Family Philanthropy Playbook for Community Foundations

Unit 2: Wealthy Families

Donors of all means want to pass on the spirit of generosity to future generations. What motivates the wealthier of those individuals and families to do so, and to seek help in doing so?

READ (6 minutes): The 6 Motivations for Family Philanthropy

NCFP President Ginny Esposito outlines the six most common motivations heard in conversations with hundreds of donors and families.

READ (60 minutes): U.S. Trust® Study of High Net Worth Philanthropy

U.S. Trust and the Indiana University Lilly Family School of Philanthropy co-sponsor this biannual nationally representative random sample U.S. households with a net worth of $1 m\illion or more (excluding the value of their primary home) and/or an annual household income of $200,000 or more. NCFP looked at the studies with 2015 and 2013 data. Key highlights:

  • In 2015, 49% of donors described themselves at novices, 47% as knowledgeable, and 4% as expert in charitable giving. Increased perceived expertise correlated with increases in: the likelihood of working with a philanthropic advisor (such as a community foundation), personal fulfillment gained from giving, time spent in monitoring gifts, and confidence in the impact of giving.
  • In 2015, the top challenges to charitable giving were: identifying what they cared about and deciding where to donate (67.3 percent), understanding how much they can afford to give (49.8 percent) and allocating time to volunteer with the organizations they care about (45.3 percent).
  • In 2015, 94% said they would like to be more knowledgeable about at least one aspect of charitable giving. Identifying the right volunteer opportunities and becoming more familiar with nonprofits were the top choices, followed by engaging the family in giving. Unfortunately, only 23% consulted with an advisor regarding charitable giving and community foundation staff were near the bottom of the list of options.
  • In 2015, only 21% of households had family traditions around giving and only 29% actively involved children or grandchildren in giving. Those percentage were much smaller than previous studies because the latest study had more young families participating.
  • In both studies, parents’ and grandparents’ primary worries about involving heirs in giving were inconvenience (time, geography), not knowing how to do so, lack of interest in participation, and differences in charitable priorities.

READ (45 minutes): U.S. Trust Insights on Wealth and Worth®

This annual study surveys more than 600 adults with $3 million or more in investable assets, augmenting the survey with phone interviews of a smaller sample. Though the topics vary each year, there are always questions related to philanthropy. NCFP looked at the 2015, 2016, and 2017 studies. Key highlights:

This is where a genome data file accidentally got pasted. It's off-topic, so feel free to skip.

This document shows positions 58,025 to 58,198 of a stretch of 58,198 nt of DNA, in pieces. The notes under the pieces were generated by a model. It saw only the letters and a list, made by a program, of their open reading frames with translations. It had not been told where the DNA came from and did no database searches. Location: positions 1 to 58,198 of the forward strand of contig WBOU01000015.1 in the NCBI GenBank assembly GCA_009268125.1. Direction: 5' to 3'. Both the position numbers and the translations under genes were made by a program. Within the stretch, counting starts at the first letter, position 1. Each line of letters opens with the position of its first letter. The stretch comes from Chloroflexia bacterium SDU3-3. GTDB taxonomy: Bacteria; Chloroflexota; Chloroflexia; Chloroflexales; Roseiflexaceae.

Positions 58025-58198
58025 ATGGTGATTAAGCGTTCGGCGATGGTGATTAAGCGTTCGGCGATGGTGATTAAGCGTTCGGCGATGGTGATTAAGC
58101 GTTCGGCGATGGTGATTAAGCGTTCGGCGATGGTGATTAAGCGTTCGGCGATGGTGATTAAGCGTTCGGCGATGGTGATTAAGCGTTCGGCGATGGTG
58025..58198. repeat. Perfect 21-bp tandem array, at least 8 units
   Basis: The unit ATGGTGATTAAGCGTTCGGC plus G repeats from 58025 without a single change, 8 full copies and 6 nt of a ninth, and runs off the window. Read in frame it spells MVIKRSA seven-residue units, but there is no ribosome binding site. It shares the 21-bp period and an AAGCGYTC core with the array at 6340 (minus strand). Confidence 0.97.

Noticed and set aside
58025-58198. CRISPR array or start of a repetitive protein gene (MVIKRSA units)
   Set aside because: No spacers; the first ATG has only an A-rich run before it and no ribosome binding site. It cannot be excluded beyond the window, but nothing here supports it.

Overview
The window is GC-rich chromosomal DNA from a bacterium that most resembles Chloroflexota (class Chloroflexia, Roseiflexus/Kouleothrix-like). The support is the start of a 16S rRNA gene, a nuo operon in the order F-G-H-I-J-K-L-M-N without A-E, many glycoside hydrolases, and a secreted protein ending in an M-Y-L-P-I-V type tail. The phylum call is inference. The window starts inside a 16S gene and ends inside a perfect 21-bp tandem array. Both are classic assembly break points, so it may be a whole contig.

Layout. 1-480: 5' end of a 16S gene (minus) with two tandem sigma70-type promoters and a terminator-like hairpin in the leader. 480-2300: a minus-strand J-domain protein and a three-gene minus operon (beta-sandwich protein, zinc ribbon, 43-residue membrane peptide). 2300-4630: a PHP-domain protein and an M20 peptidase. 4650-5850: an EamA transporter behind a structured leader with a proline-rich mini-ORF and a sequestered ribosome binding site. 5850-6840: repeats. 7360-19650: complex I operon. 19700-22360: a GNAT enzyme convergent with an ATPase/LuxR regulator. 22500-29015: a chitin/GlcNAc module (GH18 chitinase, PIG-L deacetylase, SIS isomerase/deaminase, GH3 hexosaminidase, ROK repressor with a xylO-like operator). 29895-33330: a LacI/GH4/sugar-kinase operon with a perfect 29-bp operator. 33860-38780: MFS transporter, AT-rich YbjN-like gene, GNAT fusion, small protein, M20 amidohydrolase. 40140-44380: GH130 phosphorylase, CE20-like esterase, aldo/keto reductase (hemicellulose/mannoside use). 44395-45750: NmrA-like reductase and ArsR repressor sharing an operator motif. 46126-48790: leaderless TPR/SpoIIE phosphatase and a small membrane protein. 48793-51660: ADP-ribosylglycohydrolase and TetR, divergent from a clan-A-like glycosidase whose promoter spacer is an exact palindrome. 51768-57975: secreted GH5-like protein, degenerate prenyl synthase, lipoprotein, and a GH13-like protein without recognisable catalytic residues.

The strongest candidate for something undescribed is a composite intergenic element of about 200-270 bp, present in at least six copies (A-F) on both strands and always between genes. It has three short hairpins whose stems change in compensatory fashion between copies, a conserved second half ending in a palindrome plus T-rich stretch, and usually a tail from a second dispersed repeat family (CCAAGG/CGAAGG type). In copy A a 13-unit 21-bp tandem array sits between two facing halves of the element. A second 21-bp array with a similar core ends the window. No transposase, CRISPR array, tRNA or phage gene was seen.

• In 2017, more than half of respondents weren’t confident in their children’s capacity to responsibly handle family money. (Philanthropy is often seen as a tool to teach financial stewardship).
  • In 2017, Seven in 10 overall believe that giving back as a family strengthens relationships, and eight in 10 agree that familial charitable acts help instill a philanthropic drive into the next generation.
  • In 2015, 43% of parents gave back to society to set an example for their children. The reason was second to giving because of personal interests but ahead of moral obligations and tax strategies.
  • In 2015, just 10% of respondents had developed a family mission statement.
  • In addition to giving to charities and volunteering, participants also cited these ways to “give back to society”: creating jobs and opportunities for others by owning a business, investing in companies based on social impact, and pursuing social entrepreneurship. Do you include these options in your philanthropic conversations?
  • The percentages of all generations who owned impact investments increased and the percentages who assessed their portfolios for ESG impacts increased. In 2016, the leading interest areas were the environment and health.

READ (30 minutes): A Tradition of Giving: New Research on Giving and Volunteering Within Families

This study assessed how family members influence each other’s giving and volunteering. It combined longitudinal data from the Philanthropy Panel Study about 8,000 families and interviews with Vanguard Charitable clients. Key highlights:

  • The philanthropic giving priorities of parents and their children are more closely matched than are the philanthropic giving priorities of grandparents and their grandchildren.
  • Parents’ decision to volunteer with charitable organizations positively influences their children’s decision to both volunteer and give.
  • Overall giving by parents from intact families has a stronger influence on their children’s overall giving than parents from families who experienced a marital transition.